pondělí 20. dubna



  • Přehled aktuálních zpráv z České republiky: Česká televize:
  • Rozhovor s Ivanem Kytkou, novým šéfem zpravodajství ČT: Je na tom zpravodajství ČT pod novým vedením ještě hůř než dřív?
  • "Kytka je ODRODILEC!" Někteří lidé považují myšlenky ze zahraničí za podezřelé (Andrew Stroehlein)
  • Foreign Ideas Seen by Some as Suspicious (Andrew Stroehlein)
  • Změny v ČT (Petr Jánský)
  • Aréna minulou středu: Kdo je větší demagog? (Jan Lipšanský¨)
  • Česká televize a Demokratická unie Tunisko:
  • Návrat do socialismu?
  • Tunisští "Všichni dobří rodáci" návrat ke stalinismu. Úryvek z knihy Mustafa Tlilliho "Lví hora"

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  • Foreign Ideas Seen by Some as Suspicious

    Andrew Stroehlein

    Well, the new Director of News at Czech Television Ivan Kytka was hardly in his job for a week when he came under attack for a crime of the worst sort: having foreign ideas. People have already criticised Kytka and new CT Director Puchalsky for their self-confessed admiration of the BBC, and a new thinly-veiled attack on Kytka was reported in CTK on 11.4.98 (see above).

    Due to the way the article is written, and due to the fact that I was unable to watch the original programme on Nova, I cannot say whether CTK or Nova is unreasonably noting Kytka's foreign experience, but I can say that it is absolutely unjustifiable to remark on it in the context of the issue of rescheduling plans at CT. Put bluntly, Kytka's time abroad has nothing to do with the issue of scheduling at CT, so why mention it?

    Certain people in the Czech media, either at CTK or at Nova, obviously look at foreign experience with considerable suspicion. He was abroad for years, this logic goes, so he is suspicious, he may have ideas that are not "our" kind of ideas and maybe he is no longer one of "us" any more: asi se odrodil.

    I do not think that this would be a majority opinion in the Republic as a whole. When I worked with educators in the Czech Republic, I had many colleagues who expressed interest in American and British teaching methods and education systems. When I worked as a translator between the Czech and British armies, I saw many officers in the army of the Czech Republic who were very eager to learn British military techniques and employ them in the Czech army. On a wider scale, the general public is very positive about joining the EU, a tightly-knit international and multi-cultural community. A suspicion of things foreign is thus not universal among citizens of the Czech Republic by any means.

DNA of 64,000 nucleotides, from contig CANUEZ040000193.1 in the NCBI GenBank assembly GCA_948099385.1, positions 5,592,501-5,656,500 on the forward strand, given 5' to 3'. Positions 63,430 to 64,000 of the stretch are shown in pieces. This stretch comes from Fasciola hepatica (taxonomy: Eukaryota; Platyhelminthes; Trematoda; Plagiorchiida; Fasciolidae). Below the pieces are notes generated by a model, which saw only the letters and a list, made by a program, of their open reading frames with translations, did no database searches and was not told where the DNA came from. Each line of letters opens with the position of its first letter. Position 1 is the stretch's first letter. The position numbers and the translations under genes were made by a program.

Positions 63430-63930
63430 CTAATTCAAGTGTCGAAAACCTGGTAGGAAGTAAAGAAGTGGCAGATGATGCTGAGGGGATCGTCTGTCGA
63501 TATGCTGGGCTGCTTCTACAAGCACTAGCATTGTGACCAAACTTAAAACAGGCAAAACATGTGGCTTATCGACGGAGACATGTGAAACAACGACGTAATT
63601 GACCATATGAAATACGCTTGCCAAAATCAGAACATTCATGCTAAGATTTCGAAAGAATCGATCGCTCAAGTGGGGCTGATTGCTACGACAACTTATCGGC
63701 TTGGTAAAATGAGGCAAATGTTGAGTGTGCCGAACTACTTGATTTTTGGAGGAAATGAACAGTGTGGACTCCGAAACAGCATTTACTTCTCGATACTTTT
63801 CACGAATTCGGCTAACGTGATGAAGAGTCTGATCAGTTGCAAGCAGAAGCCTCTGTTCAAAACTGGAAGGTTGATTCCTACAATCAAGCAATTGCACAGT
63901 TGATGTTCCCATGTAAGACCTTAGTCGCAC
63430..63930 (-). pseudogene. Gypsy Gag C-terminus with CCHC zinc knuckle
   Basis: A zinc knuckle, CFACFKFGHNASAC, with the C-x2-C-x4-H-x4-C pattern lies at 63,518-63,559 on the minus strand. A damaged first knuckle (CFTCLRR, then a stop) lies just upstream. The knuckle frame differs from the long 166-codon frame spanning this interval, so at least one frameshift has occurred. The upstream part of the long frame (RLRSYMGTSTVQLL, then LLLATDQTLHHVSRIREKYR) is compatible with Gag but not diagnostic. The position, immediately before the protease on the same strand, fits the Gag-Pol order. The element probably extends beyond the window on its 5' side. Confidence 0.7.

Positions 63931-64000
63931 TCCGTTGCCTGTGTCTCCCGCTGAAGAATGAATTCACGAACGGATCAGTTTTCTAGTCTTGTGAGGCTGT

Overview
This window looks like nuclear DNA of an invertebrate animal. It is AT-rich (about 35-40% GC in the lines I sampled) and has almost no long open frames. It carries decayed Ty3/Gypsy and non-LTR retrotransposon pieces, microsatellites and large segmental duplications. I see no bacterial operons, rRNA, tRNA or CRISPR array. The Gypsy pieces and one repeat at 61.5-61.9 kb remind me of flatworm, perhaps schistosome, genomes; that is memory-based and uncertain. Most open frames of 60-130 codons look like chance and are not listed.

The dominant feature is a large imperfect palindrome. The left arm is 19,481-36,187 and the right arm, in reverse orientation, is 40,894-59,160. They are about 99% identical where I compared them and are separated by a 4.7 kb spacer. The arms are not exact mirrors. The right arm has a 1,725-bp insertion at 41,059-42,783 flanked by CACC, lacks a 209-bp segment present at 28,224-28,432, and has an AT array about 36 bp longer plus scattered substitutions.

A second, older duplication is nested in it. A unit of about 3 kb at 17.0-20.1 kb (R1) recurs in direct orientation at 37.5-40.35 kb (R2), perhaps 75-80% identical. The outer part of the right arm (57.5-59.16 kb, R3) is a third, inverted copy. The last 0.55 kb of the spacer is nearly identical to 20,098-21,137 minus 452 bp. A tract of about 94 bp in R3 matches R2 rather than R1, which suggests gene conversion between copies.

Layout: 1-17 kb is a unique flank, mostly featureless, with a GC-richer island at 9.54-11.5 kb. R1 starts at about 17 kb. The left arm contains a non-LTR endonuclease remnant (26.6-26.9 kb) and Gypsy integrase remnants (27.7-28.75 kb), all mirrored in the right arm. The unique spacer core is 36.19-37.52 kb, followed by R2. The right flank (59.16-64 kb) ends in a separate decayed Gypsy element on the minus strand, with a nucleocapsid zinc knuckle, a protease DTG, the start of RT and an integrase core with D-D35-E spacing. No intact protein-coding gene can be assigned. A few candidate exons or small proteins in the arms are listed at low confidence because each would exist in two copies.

Noting Kytka's years abroad represents the suspicion of someone at CTK or at Nova, not the suspicion of the whole Republic. I would like to know who found this factlet important enough to mention, and how he or she could possibly justify it in this context. Does it have anything to do with the fact that Kytka is establishing an independent news gathering service at CT to challenge CTK's current domination of the information market?

    Or is this attack more related to the fact that Kytka is altering TV schedules to allow viewers to see both major national evening news programmes? Is someone at Nova upset that Kytka is giving citizens access to more daily sources of information? Is someone at Nova frightened that when the two presentations of the day's news are examined side by side, Nova's will appear amateur and tabloid?

    I would like to hear from readers who actually saw the programme with Zelezny so they can tell me whether it was he or CTK which should be held responsible for this foolishness. No matter who is to blame, I trust this blatant attempt to brand Kytka as an odrodilec will appear preposterous to everyone.

    Most importantly, I would like to know whether these media men will continue with this pathetic line of argument. Will every change in the Czech Television newsroom in the upcoming months and years under Kytka be analysed by the other Czech media on a pointless scale of "Czech vs. foreign"? Who would that serve? Not the citizen trying to get balanced information from the media. Not the country's ambition to join international structures.

    In any case, the Czech public would see through that argument rather quickly. I am confident that people would judge an idea based on its own merit rather than on where it might have come from. People know that a good idea is a good idea regardless of the nationality of the person who had the idea first.

    Andrew Stroehlein

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